- Homeostasis is the process through which organisms regulate biological functions like heart rate, blood pressure, and temperature.
- Like a home heating system, homeostasis turns body functions on and off in response to feedback about an organism.
- This process allows an organism to operate freely and independently in the world.
Living things have a remarkable ability to function and thrive in a variety of environments that are constantly changing. Despite exposure to wildly different temperatures during heat waves and cold snaps, or even changes in rainfall and food availability, our bodies are able to keep a constant temperature, blood pressure, and electrolyte balance. How do animals keep doing this in the face of all the changing conditions around them? The answer lies in homeostasis.
Homeostasis is one of the big ideas in biology. The term, first coined in 1929 by American physiologist Walter Cannon, was meant to describe the regulation of our internal environment through feedback and feedforward systems.
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“Homeostasis is the sweet spot,” Muzlifah Haniffa, an immunologist at Newcastle University in England, tells Popular Mechanics. “And the process is to maintain it actively in that sweet spot and to return any deviation that occurs back to the sweet spot.”
It is often likened to a home’s heating system that kicks on the heater when the room temperature falls too low, and turns it off when the temperature gets high enough; in other words, the system turns on and off in response to feedback about the temperature of the room. Your body, it turns out, has similar systems in place that keep its biological functions maintained at set points. Levels of sodium and potassium levels in the blood, for example, are examples of nutrients that are homeostatically controlled. Some biological functions, like body temperature, are strictly maintained at a constant number. Others, like blood cortisol levels, may fluctuate between different set points based on stress levels or sleep cycles.
“Homeostasis describes how variables in the body are maintained in a relatively constant range, despite widely changing environmental conditions,” George Billman tells Popular Mechanics. Billman, a physiologist at Ohio State University, explains that homeostasis is what allows animals to be independent and interact in the world without disrupting their internal function.
An often-cited example is blood pressure. Throughout the day, blood pressure varies within a narrow range, which is important for keeping the blood supplied with a fresh batch of oxygen and nutrients. If the pressure is too low, then it cannot supply oxygen to the body’s tissues; if it is too high, it will damage the blood vessels. There are sensors in the blood vessels that monitor blood pressure and adjust the vessels accordingly. If an animal starts running, for example, its blood pressure will increase and deliver more oxygen and nutrients to the muscles, which need an extra boost. When the creature comes to a rest, the pressure comes back down.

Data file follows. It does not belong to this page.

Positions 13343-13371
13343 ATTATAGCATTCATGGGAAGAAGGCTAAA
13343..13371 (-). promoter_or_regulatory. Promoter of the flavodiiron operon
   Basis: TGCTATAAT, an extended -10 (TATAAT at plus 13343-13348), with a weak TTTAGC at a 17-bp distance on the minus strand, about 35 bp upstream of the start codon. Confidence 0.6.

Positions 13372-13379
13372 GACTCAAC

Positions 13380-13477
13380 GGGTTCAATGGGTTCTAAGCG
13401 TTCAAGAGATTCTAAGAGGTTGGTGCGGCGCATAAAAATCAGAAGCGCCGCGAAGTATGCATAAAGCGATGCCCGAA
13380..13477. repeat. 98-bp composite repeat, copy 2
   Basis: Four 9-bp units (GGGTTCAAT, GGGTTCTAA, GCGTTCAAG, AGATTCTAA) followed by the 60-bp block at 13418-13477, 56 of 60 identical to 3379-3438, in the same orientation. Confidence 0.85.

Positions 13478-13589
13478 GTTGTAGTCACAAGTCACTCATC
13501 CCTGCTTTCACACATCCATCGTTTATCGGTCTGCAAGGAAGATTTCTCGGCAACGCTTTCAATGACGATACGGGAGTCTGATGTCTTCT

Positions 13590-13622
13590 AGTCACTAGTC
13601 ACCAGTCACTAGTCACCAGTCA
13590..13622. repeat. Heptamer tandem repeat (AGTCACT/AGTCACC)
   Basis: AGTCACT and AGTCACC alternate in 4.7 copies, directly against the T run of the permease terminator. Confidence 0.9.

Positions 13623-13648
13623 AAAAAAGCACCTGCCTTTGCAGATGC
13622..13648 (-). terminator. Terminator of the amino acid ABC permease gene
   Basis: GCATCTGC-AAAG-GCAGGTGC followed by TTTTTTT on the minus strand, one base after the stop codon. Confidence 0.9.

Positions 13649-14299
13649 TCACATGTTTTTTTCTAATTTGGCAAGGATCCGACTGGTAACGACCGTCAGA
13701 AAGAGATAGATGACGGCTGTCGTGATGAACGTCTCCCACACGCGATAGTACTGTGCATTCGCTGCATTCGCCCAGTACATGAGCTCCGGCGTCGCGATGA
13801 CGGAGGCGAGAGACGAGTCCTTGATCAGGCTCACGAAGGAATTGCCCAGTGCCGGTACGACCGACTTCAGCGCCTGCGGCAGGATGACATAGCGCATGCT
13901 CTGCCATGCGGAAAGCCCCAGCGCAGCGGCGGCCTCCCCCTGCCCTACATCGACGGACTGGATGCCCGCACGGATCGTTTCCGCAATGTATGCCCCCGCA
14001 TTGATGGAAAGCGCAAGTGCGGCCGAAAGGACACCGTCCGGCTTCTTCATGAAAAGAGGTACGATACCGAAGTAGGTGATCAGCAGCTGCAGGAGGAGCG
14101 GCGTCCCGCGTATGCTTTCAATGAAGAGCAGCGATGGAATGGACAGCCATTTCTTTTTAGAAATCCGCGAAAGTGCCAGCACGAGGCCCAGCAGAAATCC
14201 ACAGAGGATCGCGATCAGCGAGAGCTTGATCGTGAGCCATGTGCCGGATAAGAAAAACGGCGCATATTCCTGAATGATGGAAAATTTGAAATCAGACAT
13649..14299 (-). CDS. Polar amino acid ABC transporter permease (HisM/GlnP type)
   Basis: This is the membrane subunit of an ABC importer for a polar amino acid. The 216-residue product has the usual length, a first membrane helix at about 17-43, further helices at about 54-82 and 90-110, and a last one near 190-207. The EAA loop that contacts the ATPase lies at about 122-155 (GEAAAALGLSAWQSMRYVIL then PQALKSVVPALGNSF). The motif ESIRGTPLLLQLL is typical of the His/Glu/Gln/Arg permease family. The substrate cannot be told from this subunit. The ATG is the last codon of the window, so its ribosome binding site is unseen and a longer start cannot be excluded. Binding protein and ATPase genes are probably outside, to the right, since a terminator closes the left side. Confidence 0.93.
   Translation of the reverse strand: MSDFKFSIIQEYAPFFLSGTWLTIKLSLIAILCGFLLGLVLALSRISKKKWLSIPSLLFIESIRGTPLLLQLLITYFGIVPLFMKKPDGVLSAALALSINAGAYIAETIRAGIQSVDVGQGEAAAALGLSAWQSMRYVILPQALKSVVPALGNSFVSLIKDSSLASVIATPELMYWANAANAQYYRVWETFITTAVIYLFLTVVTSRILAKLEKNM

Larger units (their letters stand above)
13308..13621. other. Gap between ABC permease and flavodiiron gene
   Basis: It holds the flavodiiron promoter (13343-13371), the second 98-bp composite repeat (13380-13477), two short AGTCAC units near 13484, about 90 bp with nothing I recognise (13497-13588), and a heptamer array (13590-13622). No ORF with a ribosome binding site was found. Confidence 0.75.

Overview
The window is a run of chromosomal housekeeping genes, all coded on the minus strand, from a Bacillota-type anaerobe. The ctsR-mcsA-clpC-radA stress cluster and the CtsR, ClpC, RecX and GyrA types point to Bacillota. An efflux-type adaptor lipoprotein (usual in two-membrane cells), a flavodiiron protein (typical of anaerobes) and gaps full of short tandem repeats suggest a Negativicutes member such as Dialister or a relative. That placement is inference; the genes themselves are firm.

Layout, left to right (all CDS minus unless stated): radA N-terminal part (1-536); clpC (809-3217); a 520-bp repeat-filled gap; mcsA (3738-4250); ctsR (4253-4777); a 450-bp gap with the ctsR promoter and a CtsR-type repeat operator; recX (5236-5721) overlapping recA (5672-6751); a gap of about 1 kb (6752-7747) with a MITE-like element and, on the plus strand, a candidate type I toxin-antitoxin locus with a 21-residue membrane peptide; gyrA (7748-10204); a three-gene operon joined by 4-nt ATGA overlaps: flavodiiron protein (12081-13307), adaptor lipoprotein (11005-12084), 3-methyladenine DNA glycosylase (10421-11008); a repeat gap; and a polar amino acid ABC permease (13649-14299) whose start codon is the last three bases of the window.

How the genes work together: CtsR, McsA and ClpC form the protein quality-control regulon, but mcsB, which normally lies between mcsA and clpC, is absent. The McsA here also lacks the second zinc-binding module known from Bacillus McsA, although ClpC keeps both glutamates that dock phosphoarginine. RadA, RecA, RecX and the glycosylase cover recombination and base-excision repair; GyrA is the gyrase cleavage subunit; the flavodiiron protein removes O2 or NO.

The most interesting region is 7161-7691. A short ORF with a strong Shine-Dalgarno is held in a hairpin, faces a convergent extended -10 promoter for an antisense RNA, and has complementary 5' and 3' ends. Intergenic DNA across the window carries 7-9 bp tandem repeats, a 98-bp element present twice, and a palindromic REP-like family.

“Something that’s alive tries to keep itself going, so we eat when we’re hungry, we drink when we’re thirsty,” Dr. Marc Basson, a physician and biological scientist at the University of North Dakota, tells Popular Mechanics.
Dr. Basson describes a scenario in which a person is busy during the workday and they forget to drink water and become dehydrated. The blood becomes more concentrated and the heart rate will jump up to make sure the smaller volume of blood gets distributed evenly throughout the body. Eventually, the brain will get the message and send a signal to drink. The person will become thirsty and get a glass of water, and eventually the blood volume will go up and the heart rate will come down. “When everything goes back to normal, that’s homeostasis,” he says.
“The best descriptor of homeostasis is stability,” William Cliff, a biologist at Niagara University in New York, tells Popular Mechanics. “It’s the idea that something’s in a relatively stable state, even though the environment around it may be changing.”
Cliff points out that the purpose of homeostasis is to allow organisms to operate freely and independently in the world. He says that organisms with more evolved homeostatic mechanisms generally have more independence than those with more primitive systems. Turtles, for instance, have a more pared-down version. In order to tolerate cold temperatures in the winter, they must bury themselves in the muddy bottoms of ponds. They can slow down their metabolism and live without food for months, surviving with very low levels of oxygen. But in their low-energy state, they cannot move about in the pond, reproduce, or carry out other basic life tasks.
“Homeostasis is not a condition for life. There are organisms that only regulate a certain few things, and they’re very successful,” Cliff says. But being better able to regulate our body functions can enable a freer and more independent life. “A polar bear living in the Arctic is independent of the thermal temperature around it. It can go on day after day doing the same thing whether it’s hot or cold,” he says. “The snake under those situations is not independent.”
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